Yes, it feels like our wings have been clipped and the sense of isolation is huge. Feelings and emotions with regards to gatherings are palpable. Close relatives dying and we cannot attend funerals, pay our respects and be united in grief with loved ones. Weddings and other celebrations, curtailed, very intimate numbers or non existent. The world we live in at the moment. But that it all it needs to be, a moment in time, a snapshot of a period in our lives, that we will over come, with cooperation and with science, in the form of hygiene, distancing and vaccinations.
Many people have adapted well and taken up new hobbies, skills and even businesses. I myself, set up a card making business during the first lock down. It gave me something to do. (insta@taylormadecardcreations, Facebook: Caroline’s Card creations). To marry my photos and my words together to make something positive and to send a positive message to a loved one during a very negative time. This kept me and my mind occupied and gave me a sense of purpose in my day.
As a people we are resilient and we have to remember that. We have to hold on to the knowledge that things will get better and this, is only temporary, that if we all work together, we will of course, reap the benefits, together.
I attach a poem I wrote a few weeks ago, after a close relative passed away, but I feel that not just in death do we feel the darkness and the mist, we feel and have felt it it often during these times of lock down. As we learn that ‘life goes on’ after the death of a friend or loved one, we too must know that life will go on, as it did, before the pandemic, it will just be a matter of time.
The best thing to learn is everything takes time, it’s a matter of knowing how to use it
None of us know how long or short our time will be on this planet. Some go way too young and others stay beyond a century. I hope to be in the latter. One thing I do know, is that the planet we live on is a place of wonder and beauty. It is ever changing but continually provides a beautiful landscape. Sometimes it rages and causes havoc. Is it angry or simply shifting its focus? Other times it is calm, serene and magical. In moments of time we are the same as this planet. Like a spectrum we can gravitate from one end of the scale to another, depending on our circumstances, our thoughts, opinions, influences and other environmental factors. It is a continuum, time is not static. It does not stand still, even after we leave, time continues and the sun rises and falls and night follows day. Again and again it goes on, in spite of the storms and in spite of the droughts. So it is, that we must do the same. We must carry on in spite of the chaos, in spite of the hurt, in spite of the disappointments, the successes and the failures. Life throws us curve balls and it is up to us what we do with them. We cannot avoid them totally and they will have an impact, but we can work around them, and continue to move forward.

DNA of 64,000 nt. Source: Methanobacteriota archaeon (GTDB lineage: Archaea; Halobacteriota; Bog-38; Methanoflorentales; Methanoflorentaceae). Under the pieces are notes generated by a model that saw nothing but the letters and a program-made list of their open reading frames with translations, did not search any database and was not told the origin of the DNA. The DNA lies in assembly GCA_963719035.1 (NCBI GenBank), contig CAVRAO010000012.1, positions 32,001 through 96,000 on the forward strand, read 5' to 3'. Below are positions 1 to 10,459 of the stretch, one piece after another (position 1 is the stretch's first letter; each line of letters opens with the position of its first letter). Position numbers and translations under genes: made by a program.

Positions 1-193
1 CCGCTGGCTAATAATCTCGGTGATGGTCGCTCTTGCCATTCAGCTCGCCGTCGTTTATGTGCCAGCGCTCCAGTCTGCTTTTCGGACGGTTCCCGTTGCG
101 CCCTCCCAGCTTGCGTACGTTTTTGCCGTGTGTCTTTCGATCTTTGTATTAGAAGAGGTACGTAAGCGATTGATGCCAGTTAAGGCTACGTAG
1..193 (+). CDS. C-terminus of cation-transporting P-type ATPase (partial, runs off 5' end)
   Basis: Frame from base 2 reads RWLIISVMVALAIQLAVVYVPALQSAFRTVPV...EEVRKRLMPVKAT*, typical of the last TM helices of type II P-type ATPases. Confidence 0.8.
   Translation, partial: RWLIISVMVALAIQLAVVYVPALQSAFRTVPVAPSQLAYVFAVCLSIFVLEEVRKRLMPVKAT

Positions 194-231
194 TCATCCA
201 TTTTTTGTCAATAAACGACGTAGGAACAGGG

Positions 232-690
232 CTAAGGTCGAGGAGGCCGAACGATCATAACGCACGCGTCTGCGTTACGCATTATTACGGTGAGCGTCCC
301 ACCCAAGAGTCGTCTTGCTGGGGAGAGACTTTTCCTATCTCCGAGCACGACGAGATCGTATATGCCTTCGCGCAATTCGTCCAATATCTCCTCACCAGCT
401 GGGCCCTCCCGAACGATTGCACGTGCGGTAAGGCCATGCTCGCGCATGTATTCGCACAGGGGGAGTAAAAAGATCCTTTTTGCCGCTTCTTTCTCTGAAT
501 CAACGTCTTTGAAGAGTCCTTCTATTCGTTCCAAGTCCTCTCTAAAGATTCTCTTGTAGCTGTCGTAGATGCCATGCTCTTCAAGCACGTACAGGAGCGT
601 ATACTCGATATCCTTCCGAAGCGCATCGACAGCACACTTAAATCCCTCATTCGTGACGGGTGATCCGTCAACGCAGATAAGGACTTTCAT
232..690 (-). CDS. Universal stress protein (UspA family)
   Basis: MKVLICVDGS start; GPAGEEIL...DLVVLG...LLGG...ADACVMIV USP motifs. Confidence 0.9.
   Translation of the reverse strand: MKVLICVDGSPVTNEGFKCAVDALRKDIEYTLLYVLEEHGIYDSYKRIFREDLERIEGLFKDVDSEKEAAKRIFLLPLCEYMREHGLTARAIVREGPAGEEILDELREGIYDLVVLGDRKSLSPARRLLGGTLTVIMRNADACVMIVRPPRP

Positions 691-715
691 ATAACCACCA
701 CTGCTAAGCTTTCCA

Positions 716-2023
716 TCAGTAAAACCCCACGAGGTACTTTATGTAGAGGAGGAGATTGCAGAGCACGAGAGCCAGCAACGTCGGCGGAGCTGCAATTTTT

Time is a precious thing in that it never runs out and we can make choices and decisions, and if we screw up and cause havoc like the storms, we know it can be cleaned up, renewed and a new day will dawn and brighter days will follow.
We are heading into a new year and this year we are dealing with and bringing Corona Virus with us. It will not disappear at midnight. There is no fairy godmother that can banish it away or give it wings to fly itself away. We will still wake up in our lock downs with our restrictions and precautions and for that we will feel sad, disappointed and angry, but we know that it will not last forever. We know and have to believe we will get it under control, it is just a matter of time and we must be patient, vigilant and not complacent.
During this time we may have found lots of things to be positive about, thankful for and appreciative of, and so going into the new year, we must remain positive and hang on to those positive thoughts. Trust that a new day is dawning and in time, we can obliterate this virus and in the meantime count our blessings of what we have and who we have in our lives and lets also enjoy the beauty of our planet and nature.
And the leaves fall down They are crisp under foot Exposing the landscape The colours are changing Bright beautiful hues gnarly branches this way and that a bird in clear sight the shroud has gone uncovering the sound of its lamenting sweet song the dogwood is flaming showcasing red twigs spectacular specimen without its coat but oh, the beech impressively noble draped in copper, draped in gold what a sight it is to behold autumn or fall, a season of beauty wool knit jumpers and welly boots pounding in puddles and dancing with leaves long country walks drink in the fresh air sighs of long deep released breaths of beauty and loss of life and death a stage of renewal new aspect and time preparation, perception yours, theirs and mine